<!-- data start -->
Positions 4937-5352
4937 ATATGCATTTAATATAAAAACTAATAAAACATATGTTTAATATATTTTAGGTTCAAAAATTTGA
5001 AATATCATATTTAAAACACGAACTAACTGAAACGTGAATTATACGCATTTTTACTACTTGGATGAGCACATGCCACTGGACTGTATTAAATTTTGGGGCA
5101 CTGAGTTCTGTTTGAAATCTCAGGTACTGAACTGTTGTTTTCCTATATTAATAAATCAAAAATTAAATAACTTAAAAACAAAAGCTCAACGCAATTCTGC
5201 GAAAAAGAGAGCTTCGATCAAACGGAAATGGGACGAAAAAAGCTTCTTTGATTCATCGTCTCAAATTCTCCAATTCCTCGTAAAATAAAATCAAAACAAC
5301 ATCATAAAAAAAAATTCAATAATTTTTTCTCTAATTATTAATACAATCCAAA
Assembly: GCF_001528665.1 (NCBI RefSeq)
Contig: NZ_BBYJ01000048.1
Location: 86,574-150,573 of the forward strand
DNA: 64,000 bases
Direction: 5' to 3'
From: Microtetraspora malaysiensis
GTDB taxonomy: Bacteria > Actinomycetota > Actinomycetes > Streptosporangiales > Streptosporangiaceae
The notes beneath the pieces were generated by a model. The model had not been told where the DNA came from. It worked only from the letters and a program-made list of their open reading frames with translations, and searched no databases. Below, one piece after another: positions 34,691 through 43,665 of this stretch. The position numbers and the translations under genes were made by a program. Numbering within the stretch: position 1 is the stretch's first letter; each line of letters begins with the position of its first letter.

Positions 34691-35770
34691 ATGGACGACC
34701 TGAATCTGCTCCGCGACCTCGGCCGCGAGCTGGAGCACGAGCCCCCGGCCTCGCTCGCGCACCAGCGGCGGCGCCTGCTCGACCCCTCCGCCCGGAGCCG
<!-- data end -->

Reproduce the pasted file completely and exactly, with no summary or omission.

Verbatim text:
Positions 4937-5352
4937 ATATGCATTTAATATAAAAACTAATAAAACATATGTTTAATATATTTTAGGTTCAAAAATTTGA
5001 AATATCATATTTAAAACACGAACTAACTGAAACGTGAATTATACGCATTTTTACTACTTGGATGAGCACATGCCACTGGACTGTATTAAATTTTGGGGCA
5101 CTGAGTTCTGTTTGAAATCTCAGGTACTGAACTGTTGTTTTCCTATATTAATAAATCAAAAATTAAATAACTTAAAAACAAAAGCTCAACGCAATTCTGC
5201 GAAAAAGAGAGCTTCGATCAAACGGAAATGGGACGAAAAAAGCTTCTTTGATTCATCGTCTCAAATTCTCCAATTCCTCGTAAAATAAAATCAAAACAAC
5301 ATCATAAAAAAAAATTCAATAATTTTTTCTCTAATTATTAATACAATCCAAA
Assembly: GCF_001528665.1 (NCBI RefSeq)
Contig: NZ_BBYJ01000048.1
Location: 86,574-150,573 of the forward strand
DNA: 64,000 bases
Direction: 5' to 3'
From: Microtetraspora malaysiensis
GTDB taxonomy: Bacteria > Actinomycetota > Actinomycetes > Streptosporangiales > Streptosporangiaceae
The notes beneath the pieces were generated by a model. The model had not been told where the DNA came from. It worked only from the letters and a program-made list of their open reading frames with translations, and searched no databases. Below, one piece after another: positions 34,691 through 43,665 of this stretch. The position numbers and the translations under genes were made by a program. Numbering within the stretch: position 1 is the stretch's first letter; each line of letters begins with the position of its first letter.

Positions 34691-35770
34691 ATGGACGACC
34701 TGAATCTGCTCCGCGACCTCGGCCGCGAGCTGGAGCACGAGCCCCCGGCCTCGCTCGCGCACCAGCGGCGGCGCCTGCTCGACCCCTCCGCCCGGAGCCG